Brain on Fire is a growth movie. Its subject matter isn’t handled strongly, but if you have followed its lead, Chloe Grace Moretz, you see growth. That is pretty much the main thing you’ll get out of this. Well, and some awareness of what is Anti-NMDA Receptor Encephalitis.
At the age of 21, Susannah’s (Chloe Grace Moretz) life is almost ideal. She graduated from college, has a job at the New York Post, and also has her own apartment. Not to forget, health insurance. On top of that, she has a boyfriend named Stephen (Thomas Mann), a boss who is hard on her but is invested, and while her parents are divorced, they don’t create a toxic environment when around one another.
Yet, no life can be allowed to be so perfect. For Susannah, to make a long story short, her brain became inflamed. With that, her cognitive abilities degenerate and there comes a point where many thought there was something mentally wrong with her. Luckily, thanks to her parents, Rhona (Carrie-Anne Moss) and Tom (Richard Armitage), alongside Dr. Najjar (Navid Negahban), she didn’t end up in a psych ward but with actual treatment. Life restoring treatment.
It Will Get You Emotional At Times
Being able to connect to the point of view of Susannah’s boyfriend, her parents and work friend/mentor Margo (Jenny Slate) will allow you to vicariously feel a sense of helplessness. This idea that, at best, you can just be physically there and let it be known to hospital staff, and Susannah, you’re in it for the long hall. A difficult task because you have to watch them and help bear the weight of being diagnosed, misdiagnosed, hopped up on pills, and losing control. All of which, by the end of the movie, it is hard to not feel this weight on your spirit. One which may lead to you getting a little bit teary-eyed.
On The Fence
It’s A Growing Pains Movie For Moretz
For actors who didn’t go to college to hone their craft, they do so through their work. The lucky few by being challenged by veteran actors of note. However, in the case of Moretz, while she has been in the occasional movie with a talented actor, she has never been challenged like she is with Susannah. For depicting an illness, of any kind, is difficult. You have to balance the various ways a body could react to how an audience expects you to act. Making for when Susannah is seemingly manic, you may want to question if Moretz is overacting? Then when she has seizures, there comes the question if, especially if you never saw or experienced one, is that what it really looks like?
Which isn’t to say that actors who have serious training don’t stumble or give questionable performances. But with them having tools from their formal education, they know when to play something up or reel it in, especially if the director doesn’t tell them to do so. When it comes to Moretz though, as much as she has grown since her Kick-Ass days, that charm and likability which has gotten her this far, it doesn’t translate. She isn’t able to convey whatever made her interested in this project to you. So while you can see and assume the effort involved, sadly whatever prep she did, it didn’t succeed in energizing her performance.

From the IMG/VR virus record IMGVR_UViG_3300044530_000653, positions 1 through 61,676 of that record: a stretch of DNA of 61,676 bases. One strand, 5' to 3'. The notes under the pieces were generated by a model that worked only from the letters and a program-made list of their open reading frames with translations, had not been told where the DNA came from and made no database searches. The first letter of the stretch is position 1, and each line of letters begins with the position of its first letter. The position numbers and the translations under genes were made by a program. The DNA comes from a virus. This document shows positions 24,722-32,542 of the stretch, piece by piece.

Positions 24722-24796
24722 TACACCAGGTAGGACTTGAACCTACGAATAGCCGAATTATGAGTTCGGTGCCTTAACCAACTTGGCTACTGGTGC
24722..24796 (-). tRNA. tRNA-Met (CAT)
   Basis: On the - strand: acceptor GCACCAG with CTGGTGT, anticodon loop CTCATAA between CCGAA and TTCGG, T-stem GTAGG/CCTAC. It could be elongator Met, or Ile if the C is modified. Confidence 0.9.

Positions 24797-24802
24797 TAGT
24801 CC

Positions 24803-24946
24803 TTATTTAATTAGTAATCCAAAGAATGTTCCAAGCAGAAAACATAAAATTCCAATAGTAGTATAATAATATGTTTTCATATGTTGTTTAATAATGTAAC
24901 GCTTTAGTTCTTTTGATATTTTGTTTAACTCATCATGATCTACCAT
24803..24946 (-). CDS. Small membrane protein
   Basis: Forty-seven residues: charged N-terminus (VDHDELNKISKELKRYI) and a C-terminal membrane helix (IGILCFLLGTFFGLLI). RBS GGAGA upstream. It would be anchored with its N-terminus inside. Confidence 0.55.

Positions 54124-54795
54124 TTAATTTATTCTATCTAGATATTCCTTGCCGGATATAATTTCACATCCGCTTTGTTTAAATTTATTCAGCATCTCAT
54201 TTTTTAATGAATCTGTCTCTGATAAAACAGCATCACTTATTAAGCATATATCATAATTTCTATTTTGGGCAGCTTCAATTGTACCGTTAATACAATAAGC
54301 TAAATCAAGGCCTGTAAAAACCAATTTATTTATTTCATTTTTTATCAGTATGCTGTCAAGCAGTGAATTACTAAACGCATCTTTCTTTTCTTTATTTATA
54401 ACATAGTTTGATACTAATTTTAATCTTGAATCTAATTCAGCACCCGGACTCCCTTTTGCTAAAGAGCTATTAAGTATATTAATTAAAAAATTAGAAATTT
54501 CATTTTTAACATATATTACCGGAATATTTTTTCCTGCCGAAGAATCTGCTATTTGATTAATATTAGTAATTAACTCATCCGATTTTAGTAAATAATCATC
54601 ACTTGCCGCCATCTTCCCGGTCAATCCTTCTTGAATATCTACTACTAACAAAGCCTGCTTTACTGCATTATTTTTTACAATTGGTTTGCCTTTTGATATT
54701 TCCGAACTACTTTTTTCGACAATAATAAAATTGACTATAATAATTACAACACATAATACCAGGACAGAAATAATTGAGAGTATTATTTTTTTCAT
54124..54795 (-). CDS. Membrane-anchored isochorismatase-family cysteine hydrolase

A Bit of Indifference All Around
But I can’t just be put it on her. In general, as serious as the matter is, and how you can sort of live vicariously through characters, it was hard to get lost in them. If only because Moretz’s acting was met by actors/characters who didn’t play off her well, challenge her, nor stand out much.
Though perhaps the better way to put it is, each actor, be it Susannah’s parents, doctor or boyfriend, seemingly were made to be bland. They are made to be generic enough where you can step into their shoes. For with us learning so little about them, it makes it where it’s like you are reading a book. One in which there are barely any noteworthy descriptions or backstories about the character and all you get is what they go through. Making it where, after some time, you don’t feel as much it is the characters journey but yours.
However, with this not being a book and the actors not presenting whirlwind performances which sweep you up, while you will understand the weight of the situation, that will be from whatever empathy you have. There never comes a point where these actors go beyond being mediums and you have to experience what they are feeling vs. how you would feel in the situation.
And as for how that affects the story? Well, again, you can get into it but you’ll recognize that some scenes, if some actors just gave more oomph, would have hit much harder. Ultimately leaving you wondering if this film does the real people, this story is based on, justice.
Overall: Mixed (Divisive)
Brain on Fire isn’t horrible, but it definitely is rough. Moretz is clearly trying to test her abilities as a dramatic actress, but she is kind of alone in the pursuit of that. None of her co-stars are as engaging as she tries to be. They are present but, like Susannah at her worse, they are not fully there. With that, you have to force yourself to do what is their job and put yourself in any of their shoes. Imagine if your daughter, girlfriend, or friend was suddenly put in a position you had no powers to help with.
Which leads to why this is being labeled Mixed. While the performances are hit and miss, the overall story is strong enough that it compensates for the actors. Thus allowing you to connect to the circumstance and perhaps even become emotional. Alongside that, being that this is based on a true story, it provides insight. So that maybe if you know someone with symptoms like Susannah, they can be properly diagnosed. That is, rather than labeled with some sort of mental disorder, drugged up, and doctors cleaning their hands of what becomes solely your problem.